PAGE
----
August 16th, 2009:
After being back in San Francisco for a couple of days, I'm thinking back to my trip to Portland with it's many highlights and unexpected directional signals. In no particular order, here are some of the most memorable times on that important trip:
Sitting no more than two yards away from my father in his apartment and listening to him tell me with no filters and full heart: "I love you so much!" Sitting there and believing him tell me this after waiting some sixty years to hear it. How lovely! The strength and purity of my Dad's conviction really came through. We talked about whether this would be my last visit and if I would ever see him again. By the end of the trip, I felt secure that I would be able to return at least one more time to visit him.
Going into the Eighth St. Grille in Portland's Pearl District with Willem, his mom and his godmother Christine. Once Willem had been seated in his high chair, this kiddo who is a couple of weeks shy of two looked at the waiter and said, "Grilled cheese, please!"
Getting ready to head out to the Farmer's Market for some produce shopping one morning and realizing that my right leg and pelvis really hurt. The prospect of walking around in downtown Portland seemed very daunting. I realized that I didn't have the stamina to go into the world that morning, then I became overwhelmed by the possibility of not being able to walk some day soon. I felt like I was heading into a dark future. What a cruel, abrupt stop after a lifetime of hiking, strolling, walking, ambling, etc. No more leg power. I cried while being held by Kris. That's what I needed: comfort and empathy. I stayed home that morning, rested on a chaise lounge overlooking Portland and watched a remarkable cloudscape for an hour or so. I rested, my body unwound from the pain and tension, and by the afternoon, I was fine. I guess that's how I'll accept whatever my body does with the growing tumor and other debilitation: have moments when I open to the fear and then ease back out. As with having anticipatory grief, this is anticipatory fear and acceptance.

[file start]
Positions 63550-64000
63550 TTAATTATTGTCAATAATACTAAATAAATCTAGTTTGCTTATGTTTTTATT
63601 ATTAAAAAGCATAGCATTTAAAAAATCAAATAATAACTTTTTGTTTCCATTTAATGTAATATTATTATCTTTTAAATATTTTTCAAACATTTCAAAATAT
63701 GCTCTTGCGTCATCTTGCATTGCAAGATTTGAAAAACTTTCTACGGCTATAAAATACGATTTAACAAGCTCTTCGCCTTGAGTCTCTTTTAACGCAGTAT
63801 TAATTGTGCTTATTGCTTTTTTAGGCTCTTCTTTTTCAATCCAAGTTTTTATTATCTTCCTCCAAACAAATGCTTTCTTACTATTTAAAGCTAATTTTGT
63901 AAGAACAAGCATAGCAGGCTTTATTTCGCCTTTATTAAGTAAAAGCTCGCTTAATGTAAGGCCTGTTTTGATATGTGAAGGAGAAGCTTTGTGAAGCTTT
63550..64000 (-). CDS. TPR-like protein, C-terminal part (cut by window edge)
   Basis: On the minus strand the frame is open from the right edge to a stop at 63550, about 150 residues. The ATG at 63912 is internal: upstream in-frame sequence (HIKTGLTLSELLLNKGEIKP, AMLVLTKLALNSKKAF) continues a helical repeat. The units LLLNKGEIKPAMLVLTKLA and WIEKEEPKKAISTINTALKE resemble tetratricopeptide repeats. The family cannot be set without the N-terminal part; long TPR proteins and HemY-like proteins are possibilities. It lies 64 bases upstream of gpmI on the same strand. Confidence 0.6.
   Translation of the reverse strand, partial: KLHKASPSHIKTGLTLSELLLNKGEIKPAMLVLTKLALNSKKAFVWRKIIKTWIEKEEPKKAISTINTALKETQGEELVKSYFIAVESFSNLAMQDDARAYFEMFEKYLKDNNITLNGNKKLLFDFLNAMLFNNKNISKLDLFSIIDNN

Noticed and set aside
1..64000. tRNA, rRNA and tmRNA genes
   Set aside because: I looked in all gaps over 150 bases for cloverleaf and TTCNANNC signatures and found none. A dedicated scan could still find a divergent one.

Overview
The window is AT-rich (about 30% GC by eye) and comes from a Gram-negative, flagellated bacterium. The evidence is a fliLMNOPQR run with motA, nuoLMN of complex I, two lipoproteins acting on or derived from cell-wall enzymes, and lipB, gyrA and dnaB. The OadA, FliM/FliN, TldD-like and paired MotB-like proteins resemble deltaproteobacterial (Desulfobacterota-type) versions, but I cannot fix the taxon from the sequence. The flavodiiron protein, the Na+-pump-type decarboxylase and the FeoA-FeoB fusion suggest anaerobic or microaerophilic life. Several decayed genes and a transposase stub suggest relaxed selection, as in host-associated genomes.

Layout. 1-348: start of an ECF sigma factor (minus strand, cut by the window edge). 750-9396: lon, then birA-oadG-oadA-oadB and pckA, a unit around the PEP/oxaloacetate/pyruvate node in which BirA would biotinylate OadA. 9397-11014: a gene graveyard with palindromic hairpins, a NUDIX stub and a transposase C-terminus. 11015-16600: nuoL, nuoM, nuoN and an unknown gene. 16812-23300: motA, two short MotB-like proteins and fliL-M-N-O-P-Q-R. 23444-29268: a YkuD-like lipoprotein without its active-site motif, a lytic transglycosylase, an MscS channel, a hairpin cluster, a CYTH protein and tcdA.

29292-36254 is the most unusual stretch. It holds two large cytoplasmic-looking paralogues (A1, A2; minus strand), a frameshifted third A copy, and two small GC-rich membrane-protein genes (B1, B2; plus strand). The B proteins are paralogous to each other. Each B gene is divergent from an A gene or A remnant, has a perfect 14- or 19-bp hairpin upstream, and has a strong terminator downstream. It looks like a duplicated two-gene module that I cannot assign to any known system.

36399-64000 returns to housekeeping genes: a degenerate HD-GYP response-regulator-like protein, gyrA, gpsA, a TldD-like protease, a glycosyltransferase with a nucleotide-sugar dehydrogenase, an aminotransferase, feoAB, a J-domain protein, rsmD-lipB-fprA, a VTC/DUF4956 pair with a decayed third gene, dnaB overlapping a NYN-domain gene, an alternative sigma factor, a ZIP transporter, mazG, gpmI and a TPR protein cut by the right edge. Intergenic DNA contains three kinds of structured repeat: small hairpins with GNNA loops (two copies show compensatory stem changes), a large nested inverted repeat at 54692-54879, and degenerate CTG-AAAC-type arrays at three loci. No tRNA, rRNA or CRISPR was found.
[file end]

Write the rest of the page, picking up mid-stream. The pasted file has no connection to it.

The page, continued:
Portland was so generous with people. I spent time with people I've known since I was a little kid. People including Jacob Avshalomov who conducted the first concert I ever went to back in 1952. John Baker whom I've known since I was six and who has been such a comrade as a friend and fellow gay man. Tom Talbot who I went camping with as a boy scout, and anticipated sitting next to every morning on the bus to high school. Leonora Guinazzo, my Spanish teacher in high school who virtually insisted that I start exploring the larger world outside America. My college friend Jolly Butler who has been such a fine companion intellectually and emotionally for the past forty years. Cris Maranze and Stu Levy whose cultural gifts were as wide-ranging as the history of great photographs and the song book of The Grateful Dead, and who taught me that roommates could also be soul mates (if you were really, really lucky).
It was good to travel back to the city that nourished me for the first thirty years of my life. It is so green, so beautiful, so placid and also full of purpose and health. Yes, I would like to go back very, very much. At least one more trip, please.